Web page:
For me one of the most frustrating tasks used to be starting a young hound. Now it is one of the most rewarding, due to techniques I developed. Over the years we have all tried to find the methods that produce the best results. Each hound needs to be handled differently and each responds in its own way.
Before I go any further I want to clarify that I do not consider myself an expert on hunting with hounds. I have developed some techniques that have worked for me over the years. Other hunters have other methods and each of us need to select the one that is most suited to our own style of training.
Last year we had a new houndsman hunting with our group. A classic case of a guy who loved to hunt but who thought hound hunting for bear was not very sporting. A good friend of his, that has hounds and hunts with us, talked him into going with us one weekend. By the next training season Keith had a bear hunting truck, tracking equipment and a young dog to get started with.
Keith mentioned to me a couple of times during the first week how frustrated he was. About two weeks into our training season he was getting really frustrated. I had been doing my normal morning runs each day and I was treeing fairly regular, the tally was adding up fast because I was running every morning and every night. I always get to the first bait in the dusk. I love to get up early and get my day started, whether hunting or working. Plus, I still get that quick rush of adrenaline each time I load my dogs for the run. I had been running off what we term our “north baits” alone but occasionally with one or two others. Keith actually lived right by our “south baits” so he had been running there with his young dog. To date, the dog had not done much more than chase other dogs and never stayed on the track very long.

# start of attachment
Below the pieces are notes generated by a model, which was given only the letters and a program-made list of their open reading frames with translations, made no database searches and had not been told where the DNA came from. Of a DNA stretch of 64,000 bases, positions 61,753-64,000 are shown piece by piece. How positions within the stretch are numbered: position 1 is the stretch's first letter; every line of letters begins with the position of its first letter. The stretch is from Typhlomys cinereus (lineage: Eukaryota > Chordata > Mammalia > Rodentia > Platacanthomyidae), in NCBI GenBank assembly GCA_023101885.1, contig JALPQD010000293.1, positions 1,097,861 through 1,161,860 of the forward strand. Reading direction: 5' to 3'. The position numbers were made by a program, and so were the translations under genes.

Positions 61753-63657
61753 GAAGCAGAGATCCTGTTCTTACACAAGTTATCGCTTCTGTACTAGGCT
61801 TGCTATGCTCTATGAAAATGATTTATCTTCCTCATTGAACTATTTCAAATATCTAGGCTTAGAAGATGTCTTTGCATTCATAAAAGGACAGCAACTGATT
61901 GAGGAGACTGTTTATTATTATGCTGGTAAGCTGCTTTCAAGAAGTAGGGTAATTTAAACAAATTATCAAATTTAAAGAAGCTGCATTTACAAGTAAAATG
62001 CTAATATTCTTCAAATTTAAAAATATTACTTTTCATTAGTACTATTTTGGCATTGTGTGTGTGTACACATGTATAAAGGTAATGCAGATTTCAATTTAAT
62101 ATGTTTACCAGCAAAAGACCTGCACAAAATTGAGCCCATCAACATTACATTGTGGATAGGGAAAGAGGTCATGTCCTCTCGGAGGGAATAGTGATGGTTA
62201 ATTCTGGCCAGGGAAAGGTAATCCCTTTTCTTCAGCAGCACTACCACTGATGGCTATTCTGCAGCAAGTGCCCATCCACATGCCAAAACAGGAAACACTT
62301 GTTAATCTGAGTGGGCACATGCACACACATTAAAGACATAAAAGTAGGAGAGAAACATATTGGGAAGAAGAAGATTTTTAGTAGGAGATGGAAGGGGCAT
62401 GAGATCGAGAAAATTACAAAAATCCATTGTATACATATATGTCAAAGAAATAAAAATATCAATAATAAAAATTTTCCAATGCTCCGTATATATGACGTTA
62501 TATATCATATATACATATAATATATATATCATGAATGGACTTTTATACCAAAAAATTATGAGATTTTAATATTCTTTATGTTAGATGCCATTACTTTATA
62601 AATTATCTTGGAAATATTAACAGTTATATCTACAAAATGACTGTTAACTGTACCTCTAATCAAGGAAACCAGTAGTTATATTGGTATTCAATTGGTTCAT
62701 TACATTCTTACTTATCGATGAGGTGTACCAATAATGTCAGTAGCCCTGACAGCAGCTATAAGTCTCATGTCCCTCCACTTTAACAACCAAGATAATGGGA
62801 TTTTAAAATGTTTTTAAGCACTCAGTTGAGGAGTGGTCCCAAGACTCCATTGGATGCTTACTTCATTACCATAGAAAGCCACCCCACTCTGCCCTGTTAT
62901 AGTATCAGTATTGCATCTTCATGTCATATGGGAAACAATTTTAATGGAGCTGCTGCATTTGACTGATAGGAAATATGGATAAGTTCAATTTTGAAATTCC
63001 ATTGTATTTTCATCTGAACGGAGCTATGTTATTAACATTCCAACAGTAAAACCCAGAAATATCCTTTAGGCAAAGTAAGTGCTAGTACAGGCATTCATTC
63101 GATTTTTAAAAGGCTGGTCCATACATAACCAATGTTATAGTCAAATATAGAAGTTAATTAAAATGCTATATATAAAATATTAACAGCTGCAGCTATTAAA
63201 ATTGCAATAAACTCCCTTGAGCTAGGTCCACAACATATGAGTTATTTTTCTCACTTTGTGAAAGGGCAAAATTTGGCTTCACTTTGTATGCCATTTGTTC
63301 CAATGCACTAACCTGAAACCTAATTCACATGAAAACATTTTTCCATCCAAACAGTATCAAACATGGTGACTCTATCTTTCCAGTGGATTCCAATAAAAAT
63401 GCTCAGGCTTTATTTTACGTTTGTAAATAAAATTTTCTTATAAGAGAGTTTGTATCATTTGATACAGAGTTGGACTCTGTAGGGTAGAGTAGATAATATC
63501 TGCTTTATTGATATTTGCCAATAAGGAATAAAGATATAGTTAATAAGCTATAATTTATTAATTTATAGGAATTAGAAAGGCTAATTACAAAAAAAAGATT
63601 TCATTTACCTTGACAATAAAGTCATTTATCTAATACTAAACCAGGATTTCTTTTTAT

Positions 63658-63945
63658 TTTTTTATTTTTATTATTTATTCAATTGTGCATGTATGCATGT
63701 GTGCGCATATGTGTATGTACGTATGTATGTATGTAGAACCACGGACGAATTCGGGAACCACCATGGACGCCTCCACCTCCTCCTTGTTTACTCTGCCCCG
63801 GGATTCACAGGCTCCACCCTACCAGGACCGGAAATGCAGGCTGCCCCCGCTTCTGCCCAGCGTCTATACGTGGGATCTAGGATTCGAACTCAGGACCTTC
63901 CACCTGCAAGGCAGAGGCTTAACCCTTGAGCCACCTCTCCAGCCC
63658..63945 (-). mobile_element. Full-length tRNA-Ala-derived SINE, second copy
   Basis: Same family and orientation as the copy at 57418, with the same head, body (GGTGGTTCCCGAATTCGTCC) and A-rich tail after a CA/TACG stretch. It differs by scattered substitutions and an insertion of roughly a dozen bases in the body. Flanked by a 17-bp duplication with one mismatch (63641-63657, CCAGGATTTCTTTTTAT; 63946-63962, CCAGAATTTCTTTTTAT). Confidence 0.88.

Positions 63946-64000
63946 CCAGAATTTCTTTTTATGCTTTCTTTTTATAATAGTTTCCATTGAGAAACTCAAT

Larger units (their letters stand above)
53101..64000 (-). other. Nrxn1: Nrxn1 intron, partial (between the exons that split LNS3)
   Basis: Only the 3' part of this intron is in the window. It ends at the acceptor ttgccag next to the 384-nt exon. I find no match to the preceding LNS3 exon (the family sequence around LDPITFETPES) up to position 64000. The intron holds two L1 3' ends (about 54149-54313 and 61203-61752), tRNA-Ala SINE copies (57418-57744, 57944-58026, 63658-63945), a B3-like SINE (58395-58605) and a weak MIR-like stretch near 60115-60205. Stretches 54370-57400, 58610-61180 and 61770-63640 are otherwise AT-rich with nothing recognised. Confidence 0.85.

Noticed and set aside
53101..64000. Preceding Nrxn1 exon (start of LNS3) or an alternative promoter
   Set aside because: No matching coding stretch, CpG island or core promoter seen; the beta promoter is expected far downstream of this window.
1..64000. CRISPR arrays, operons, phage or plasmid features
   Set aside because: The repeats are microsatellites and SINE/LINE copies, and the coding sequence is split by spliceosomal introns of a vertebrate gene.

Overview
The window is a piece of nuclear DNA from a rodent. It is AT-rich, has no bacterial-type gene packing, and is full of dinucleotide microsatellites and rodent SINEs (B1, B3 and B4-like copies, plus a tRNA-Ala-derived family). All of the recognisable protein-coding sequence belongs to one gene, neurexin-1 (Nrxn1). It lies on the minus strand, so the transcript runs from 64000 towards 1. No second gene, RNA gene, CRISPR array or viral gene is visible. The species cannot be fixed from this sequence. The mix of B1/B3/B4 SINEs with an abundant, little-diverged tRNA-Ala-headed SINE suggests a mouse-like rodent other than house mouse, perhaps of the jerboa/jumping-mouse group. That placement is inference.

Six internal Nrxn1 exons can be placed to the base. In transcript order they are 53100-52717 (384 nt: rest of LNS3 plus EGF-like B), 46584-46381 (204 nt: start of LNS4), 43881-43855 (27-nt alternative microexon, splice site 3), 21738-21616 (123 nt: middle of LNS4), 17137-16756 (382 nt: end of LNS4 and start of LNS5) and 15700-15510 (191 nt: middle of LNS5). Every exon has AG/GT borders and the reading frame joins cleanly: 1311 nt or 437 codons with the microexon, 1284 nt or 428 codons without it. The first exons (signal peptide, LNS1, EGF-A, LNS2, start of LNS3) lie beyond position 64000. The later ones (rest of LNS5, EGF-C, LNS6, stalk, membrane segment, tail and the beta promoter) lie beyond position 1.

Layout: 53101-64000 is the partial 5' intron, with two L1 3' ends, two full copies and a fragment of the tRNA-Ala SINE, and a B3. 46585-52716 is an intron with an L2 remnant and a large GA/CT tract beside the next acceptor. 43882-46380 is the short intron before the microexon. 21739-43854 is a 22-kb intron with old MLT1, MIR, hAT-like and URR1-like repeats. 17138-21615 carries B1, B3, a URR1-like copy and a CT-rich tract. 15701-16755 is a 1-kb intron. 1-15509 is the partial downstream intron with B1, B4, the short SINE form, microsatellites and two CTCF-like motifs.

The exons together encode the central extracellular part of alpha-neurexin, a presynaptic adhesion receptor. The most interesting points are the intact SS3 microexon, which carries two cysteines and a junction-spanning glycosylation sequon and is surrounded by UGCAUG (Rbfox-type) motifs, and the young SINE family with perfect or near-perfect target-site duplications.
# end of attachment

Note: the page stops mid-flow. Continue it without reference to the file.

I have to admit I love to run by myself. Just turn out six dogs on a track and let them roll until they finish the track, hopefully at a tree. Over the years I have learned that I can make dogs that suit me better by training alone. One of my favorite hunts during training season is when I can pull up to a bait station and the dogs are rigging coming into it. At that point I turn in six dogs and let them run from strike to finish. No replacing and no cutting more in. By doing this I can follow them and see what each dog is made of. Who is the first one to cross trail on the track, who is barking hard, who is dawdling, who straightens out the track if there is a loss? These are all things I watch for when I am running these hounds. One of the other big things is who wants to really run and catch. Not just run the track, but run to catch. If I get ahead of them on the road and happen to see the bear cross, if he is ahead of the dogs, who drives straight across the road and who hesitates? Just little things that help me evaluate what my dogs are doing as individuals and as a pack.